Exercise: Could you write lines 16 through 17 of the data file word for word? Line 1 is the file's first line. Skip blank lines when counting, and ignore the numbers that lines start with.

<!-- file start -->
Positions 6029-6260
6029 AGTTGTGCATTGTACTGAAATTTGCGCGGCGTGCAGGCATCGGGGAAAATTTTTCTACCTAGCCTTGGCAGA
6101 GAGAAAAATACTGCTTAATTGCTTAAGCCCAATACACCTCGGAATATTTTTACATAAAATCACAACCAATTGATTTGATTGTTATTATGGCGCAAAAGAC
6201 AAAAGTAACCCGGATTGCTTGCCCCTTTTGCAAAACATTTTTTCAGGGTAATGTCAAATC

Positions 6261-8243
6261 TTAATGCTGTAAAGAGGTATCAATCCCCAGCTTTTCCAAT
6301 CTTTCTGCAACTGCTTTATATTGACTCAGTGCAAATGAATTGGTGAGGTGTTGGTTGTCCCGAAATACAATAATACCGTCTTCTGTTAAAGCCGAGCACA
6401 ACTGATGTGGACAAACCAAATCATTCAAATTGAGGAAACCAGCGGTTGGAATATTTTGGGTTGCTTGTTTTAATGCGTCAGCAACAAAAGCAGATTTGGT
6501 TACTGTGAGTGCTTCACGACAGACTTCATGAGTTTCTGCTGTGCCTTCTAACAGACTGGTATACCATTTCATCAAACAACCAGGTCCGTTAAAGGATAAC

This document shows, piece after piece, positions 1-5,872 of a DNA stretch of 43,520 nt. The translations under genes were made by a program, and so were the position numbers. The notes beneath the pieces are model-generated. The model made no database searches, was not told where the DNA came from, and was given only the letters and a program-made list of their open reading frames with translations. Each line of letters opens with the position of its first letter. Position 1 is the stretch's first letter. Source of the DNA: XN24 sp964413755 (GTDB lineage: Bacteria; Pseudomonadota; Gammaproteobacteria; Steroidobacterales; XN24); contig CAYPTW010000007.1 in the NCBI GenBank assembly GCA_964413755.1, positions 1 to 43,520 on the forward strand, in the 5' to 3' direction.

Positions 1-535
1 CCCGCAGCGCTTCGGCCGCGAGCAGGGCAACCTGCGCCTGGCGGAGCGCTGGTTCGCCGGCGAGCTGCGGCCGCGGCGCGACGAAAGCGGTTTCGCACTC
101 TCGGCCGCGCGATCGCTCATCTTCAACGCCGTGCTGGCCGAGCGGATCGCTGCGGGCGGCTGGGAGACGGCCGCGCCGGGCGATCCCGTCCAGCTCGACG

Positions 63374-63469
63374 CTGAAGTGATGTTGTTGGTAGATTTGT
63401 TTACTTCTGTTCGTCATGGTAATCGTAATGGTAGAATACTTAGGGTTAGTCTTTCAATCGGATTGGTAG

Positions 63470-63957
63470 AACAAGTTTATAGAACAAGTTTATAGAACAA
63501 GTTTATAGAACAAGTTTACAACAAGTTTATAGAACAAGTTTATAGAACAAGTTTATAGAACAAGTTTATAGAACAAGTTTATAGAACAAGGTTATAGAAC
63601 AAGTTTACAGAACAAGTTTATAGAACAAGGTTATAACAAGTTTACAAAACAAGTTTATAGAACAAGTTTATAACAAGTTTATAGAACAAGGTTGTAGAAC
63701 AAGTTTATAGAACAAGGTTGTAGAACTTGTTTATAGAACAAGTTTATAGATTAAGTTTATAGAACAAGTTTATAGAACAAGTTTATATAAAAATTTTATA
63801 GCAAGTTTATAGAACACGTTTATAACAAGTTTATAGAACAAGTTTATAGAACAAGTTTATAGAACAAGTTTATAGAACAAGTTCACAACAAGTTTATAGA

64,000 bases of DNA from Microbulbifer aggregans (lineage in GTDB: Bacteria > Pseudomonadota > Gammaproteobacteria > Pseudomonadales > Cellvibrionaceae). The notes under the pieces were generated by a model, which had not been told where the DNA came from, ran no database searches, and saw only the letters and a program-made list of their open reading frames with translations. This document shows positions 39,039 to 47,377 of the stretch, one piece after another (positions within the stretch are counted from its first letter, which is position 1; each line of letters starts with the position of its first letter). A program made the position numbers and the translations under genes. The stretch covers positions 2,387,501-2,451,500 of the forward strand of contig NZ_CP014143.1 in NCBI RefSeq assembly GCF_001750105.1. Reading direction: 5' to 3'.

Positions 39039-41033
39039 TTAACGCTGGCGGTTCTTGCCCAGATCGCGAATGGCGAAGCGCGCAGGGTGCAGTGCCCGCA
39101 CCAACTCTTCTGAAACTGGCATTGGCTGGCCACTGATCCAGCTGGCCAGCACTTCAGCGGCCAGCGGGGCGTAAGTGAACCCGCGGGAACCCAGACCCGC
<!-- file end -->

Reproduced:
63401 TTACTTCTGTTCGTCATGGTAATCGTAATGGTAGAATACTTAGGGTTAGTCTTTCAATCGGATTGGTAG

Positions 63470-63957